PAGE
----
After years of eliminating that from my writing, you would think I would have run out of that by now. But no, it still pops up from time to time.
What’s wrong with that? If you strive for clear and succinct writing, its overuse puts dents in otherwise smooth communication.
Here’s an example of a disposable that:
I realized that I could write better emails.
See? That isn’t grammatically incorrect, but it serves no purpose.
That does have its place. For example:
She finished the report that was due tomorrow.
The next time you write a letter or an email, go on a that search. You may be surprised how many times you rely on it. Delete that if it doesn’t support the meaning of your sentence. Your message will be more authoritative and your readers will appreciate your brevity and conciseness.
As the editor of a magazine for the manufacturing industry that’s read in 82 countries, I receive press releases from around the world. I'm happy to correct a typo or fix a punctuation error, but a press release must have at least two of the following items to get published in our magazine. As freelance writer, I include these must-haves in press releases I write for my clients.
1. An interesting angle
A European manufacturer sent a press release with this hook: The idea for a new rotating machine component is similar in movement to a popular "Octopus" amusement park ride. The marketing coordinator even included a copyright-free image of the amusement park ride. Now that's an interesting angle and I was pleased to publish the well-written article.
2. A real-life application or customer success story
A German machine manufacturer supplied a press release on a new machine and, instead of supplying a long list of specifications on the equipment, the writer explained why the customer chose their product, how the customer uses their machine, and how well the machine is working for them. The press release did list the features and benefits of the equipment, but the customer success story added credibility.
3. High-resolution photographs with captions
A regular contributor to the magazine always provides professionally taken, high-resolution photographs of their products with captions. The publicity company that prepares these materials knows that a photo and caption can sell a concept to our subscribers that only skim an article, or draw the reader into the article.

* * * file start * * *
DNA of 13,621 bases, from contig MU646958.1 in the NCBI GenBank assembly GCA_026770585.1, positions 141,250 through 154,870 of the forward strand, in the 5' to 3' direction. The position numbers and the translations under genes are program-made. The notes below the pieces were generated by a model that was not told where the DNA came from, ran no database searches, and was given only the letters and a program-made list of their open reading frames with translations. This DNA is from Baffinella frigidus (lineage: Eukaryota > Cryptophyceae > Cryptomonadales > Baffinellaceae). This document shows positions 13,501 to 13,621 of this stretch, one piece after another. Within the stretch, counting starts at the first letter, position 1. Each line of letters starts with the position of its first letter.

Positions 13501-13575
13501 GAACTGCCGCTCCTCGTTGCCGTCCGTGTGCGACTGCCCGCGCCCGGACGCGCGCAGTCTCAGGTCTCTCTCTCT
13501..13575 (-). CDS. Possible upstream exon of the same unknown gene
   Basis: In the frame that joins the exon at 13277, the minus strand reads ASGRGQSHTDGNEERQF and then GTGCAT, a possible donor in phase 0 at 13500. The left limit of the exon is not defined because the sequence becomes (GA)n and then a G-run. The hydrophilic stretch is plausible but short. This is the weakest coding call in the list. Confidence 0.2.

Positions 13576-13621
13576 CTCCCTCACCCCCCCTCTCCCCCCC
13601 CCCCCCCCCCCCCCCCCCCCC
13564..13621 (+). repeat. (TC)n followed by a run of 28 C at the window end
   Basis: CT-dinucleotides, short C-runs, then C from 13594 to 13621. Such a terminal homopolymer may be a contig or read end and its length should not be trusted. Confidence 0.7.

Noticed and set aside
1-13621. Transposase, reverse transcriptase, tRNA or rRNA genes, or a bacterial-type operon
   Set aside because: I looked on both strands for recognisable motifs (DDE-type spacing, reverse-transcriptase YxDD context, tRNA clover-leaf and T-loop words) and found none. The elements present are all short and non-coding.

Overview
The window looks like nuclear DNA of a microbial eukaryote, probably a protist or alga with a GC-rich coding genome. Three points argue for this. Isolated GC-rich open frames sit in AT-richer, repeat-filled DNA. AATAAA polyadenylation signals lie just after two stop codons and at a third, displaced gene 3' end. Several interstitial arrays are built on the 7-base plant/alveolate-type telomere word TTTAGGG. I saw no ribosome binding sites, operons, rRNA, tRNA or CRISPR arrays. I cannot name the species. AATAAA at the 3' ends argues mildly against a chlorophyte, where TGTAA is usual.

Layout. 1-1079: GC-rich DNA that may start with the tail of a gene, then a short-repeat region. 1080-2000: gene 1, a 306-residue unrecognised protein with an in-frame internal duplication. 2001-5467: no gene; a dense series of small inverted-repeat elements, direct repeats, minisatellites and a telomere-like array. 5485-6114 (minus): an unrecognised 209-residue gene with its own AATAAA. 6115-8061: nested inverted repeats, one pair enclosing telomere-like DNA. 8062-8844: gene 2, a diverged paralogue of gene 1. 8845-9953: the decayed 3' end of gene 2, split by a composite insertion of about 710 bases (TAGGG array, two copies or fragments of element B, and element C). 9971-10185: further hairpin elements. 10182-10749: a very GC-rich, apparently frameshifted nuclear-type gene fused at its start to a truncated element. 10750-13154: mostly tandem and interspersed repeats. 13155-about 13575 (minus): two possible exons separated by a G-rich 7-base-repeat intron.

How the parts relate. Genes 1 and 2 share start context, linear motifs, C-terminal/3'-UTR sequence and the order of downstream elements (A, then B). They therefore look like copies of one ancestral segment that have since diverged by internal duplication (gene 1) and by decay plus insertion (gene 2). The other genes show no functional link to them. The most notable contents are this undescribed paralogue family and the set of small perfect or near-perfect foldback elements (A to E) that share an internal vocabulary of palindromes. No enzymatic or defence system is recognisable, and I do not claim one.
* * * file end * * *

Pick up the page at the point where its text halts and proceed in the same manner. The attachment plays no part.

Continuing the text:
When I'm preparing a press release for a client, I specify that I need high-resolution images and I will write an explanatory caption for each image. (If the client can't supply an image, I'll schedule a photo shoot with a professional photographer.) As an editor and a publicity coordinator, I won't accept images downloaded from the internet for two reasons:
According to a recent study, more than 53 million Americans are doing freelance work.* That means more and more businesses are realizing the advantages of outsourcing. Here are a few benefits of hiring a freelancer you might not have considered.
We Work Without a net
A freelancer is an independent contractor. She is successful due to her own merits and must have the ability to deliver quality work on time and within budget.
We’re Not You
If you’re seeking new ideas, we will offer innovative concepts and solutions. In addition, we see your current marketing program from a fresh perspective. Even if you want a freelancer with experience in your industry, we see your business the same way your customers see your compan and that can be a revelation.
Use Only When Needed
Do you need only one project? Do you need temporary help while an employee or your ad agency is swamped with other responsibilities? Or are you looking for long-term association? A freelancer is happy to help as little or as much as needed.
* Based on an independent research study, “Freelancing in America: A National Survey of the New Workforce,” by Edelman Berland and commissioned by Freelancers Union and Elance-oDesk.